We tend to think that the air around us doesn’t weigh anything, but in fact a cubic metre of air weighs over a kilogram. This air presses down on the Earth’s surface exerting a force we call air pressure. And if you add all those cubic metres of air sitting above our heads, it roughly equates to the force of an elephant balancing on a desk! This is equivalent to 1000 hectopascals (hPa), which is the unit used by meteorologists.
Humidity is the amount of water vapour, an invisible gas, in the air. Warm air can ‘hold’ more water vapour than cold air; in fact air at 35°C can hold six times more water vapour as air at 5°C. All meteorological instruments measure the relative humidity (RH); this is the amount of water vapour in the air compared to the amount required to saturate it, given as a percentage - so completely saturated air has a RH of 100%.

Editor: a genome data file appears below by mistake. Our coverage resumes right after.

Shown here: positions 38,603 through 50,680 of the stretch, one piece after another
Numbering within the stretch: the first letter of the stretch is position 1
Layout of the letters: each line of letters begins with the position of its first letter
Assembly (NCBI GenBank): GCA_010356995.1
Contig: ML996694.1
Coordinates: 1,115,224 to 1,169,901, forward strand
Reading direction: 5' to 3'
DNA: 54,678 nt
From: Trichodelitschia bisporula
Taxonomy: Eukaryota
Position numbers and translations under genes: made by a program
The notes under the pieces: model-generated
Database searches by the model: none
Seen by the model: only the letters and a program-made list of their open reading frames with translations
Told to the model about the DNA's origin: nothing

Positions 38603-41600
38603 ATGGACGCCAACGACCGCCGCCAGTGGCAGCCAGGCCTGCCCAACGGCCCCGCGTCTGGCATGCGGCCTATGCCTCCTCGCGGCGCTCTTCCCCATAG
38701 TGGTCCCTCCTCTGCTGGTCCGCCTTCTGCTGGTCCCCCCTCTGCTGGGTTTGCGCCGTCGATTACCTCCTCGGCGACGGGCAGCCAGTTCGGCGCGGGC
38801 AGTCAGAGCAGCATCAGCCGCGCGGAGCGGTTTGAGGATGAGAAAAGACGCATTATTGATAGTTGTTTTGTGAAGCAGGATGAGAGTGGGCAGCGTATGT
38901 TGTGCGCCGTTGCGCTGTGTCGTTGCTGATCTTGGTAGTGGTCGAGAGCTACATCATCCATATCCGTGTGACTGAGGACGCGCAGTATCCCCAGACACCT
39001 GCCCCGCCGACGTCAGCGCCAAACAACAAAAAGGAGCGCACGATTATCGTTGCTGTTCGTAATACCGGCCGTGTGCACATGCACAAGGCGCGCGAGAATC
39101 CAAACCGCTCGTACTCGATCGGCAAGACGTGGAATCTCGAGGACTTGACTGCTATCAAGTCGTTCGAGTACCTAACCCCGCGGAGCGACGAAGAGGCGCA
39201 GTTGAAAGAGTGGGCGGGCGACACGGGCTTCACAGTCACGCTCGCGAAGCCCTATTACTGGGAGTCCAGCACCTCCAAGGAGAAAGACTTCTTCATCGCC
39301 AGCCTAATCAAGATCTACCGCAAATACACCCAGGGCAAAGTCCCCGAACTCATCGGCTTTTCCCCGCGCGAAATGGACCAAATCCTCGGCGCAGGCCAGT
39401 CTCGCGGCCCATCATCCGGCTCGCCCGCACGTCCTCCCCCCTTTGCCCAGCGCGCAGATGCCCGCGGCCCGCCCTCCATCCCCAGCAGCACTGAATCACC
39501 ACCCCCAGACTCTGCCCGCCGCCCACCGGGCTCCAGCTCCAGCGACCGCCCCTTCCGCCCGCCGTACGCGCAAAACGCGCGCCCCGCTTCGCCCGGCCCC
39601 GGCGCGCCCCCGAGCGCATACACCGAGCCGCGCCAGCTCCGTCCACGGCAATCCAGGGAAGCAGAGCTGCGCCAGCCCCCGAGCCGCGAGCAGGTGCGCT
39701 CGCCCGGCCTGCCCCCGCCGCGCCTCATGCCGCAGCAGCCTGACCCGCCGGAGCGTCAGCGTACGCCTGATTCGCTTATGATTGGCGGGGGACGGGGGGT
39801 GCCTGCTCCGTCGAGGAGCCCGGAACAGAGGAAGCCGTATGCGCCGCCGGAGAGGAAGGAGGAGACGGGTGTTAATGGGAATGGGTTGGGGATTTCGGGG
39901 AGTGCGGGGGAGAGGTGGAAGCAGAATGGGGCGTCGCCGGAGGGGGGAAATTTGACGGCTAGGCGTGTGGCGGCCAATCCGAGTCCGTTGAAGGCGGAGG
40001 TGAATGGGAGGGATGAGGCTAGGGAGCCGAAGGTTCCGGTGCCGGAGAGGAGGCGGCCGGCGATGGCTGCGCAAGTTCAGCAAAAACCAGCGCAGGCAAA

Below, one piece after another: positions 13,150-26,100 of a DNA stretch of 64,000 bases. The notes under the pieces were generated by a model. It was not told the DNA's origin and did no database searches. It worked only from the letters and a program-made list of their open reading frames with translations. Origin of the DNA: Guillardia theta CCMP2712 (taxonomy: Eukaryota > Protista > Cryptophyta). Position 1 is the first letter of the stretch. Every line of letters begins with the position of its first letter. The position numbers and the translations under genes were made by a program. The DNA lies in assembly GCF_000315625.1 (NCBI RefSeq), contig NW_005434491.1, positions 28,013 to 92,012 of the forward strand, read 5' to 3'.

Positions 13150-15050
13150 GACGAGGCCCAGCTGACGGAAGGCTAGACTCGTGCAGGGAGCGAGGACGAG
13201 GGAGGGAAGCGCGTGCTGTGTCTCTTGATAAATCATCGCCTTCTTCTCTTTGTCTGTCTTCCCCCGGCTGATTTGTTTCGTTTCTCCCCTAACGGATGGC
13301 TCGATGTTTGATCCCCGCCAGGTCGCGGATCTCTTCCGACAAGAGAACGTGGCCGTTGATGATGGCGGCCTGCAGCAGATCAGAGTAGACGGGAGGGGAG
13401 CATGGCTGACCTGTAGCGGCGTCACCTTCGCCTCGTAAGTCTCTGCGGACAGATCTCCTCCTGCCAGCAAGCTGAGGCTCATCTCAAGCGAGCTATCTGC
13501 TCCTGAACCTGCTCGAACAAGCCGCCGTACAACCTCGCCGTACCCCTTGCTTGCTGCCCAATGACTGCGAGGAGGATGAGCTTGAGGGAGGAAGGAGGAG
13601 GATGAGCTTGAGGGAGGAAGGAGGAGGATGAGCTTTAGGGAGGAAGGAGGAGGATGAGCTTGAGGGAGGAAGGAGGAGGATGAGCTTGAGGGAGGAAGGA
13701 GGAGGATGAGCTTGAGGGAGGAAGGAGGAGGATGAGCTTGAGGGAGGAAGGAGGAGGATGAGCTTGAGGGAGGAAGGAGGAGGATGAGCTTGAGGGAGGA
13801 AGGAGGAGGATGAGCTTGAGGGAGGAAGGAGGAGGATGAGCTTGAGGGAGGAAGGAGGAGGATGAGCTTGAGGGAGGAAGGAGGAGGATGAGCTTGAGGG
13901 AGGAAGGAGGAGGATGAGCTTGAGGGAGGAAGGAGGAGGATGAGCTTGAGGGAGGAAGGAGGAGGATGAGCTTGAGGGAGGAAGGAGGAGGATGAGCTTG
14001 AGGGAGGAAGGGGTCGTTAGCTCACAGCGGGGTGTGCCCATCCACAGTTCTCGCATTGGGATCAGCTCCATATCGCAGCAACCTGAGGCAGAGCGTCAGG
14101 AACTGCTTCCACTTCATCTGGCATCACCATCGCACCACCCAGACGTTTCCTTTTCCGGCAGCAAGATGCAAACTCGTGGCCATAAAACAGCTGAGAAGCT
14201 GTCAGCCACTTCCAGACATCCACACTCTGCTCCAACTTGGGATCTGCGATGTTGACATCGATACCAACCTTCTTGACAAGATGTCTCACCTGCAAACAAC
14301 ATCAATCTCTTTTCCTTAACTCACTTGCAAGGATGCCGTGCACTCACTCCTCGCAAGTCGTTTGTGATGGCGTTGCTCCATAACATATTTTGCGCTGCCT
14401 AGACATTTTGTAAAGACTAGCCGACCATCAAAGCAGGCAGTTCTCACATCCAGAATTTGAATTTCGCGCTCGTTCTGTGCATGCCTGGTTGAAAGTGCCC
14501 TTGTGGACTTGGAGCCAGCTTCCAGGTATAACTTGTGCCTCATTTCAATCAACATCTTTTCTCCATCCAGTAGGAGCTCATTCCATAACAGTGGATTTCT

Turn off the lights. Half fill the kettle. Have a shower instead of a bath. Whatever you do in your daily life, you probably don't feel like you're making all that much of a difference in the fight against the relentless march of climate change – which is where the OPAL Climate Survey steps in.
Six months after the end of the Eyjafjallajökull volcano eruption, we look back almost 200 years to examine how ash from the biggest volcanic eruption in recorded history played havoc with the weather, with utterly devastating effects
This an extract from the launch issue of theWeather magazine. Join theWeather Club to read the whole article. The Winter issue of theWeather is out now.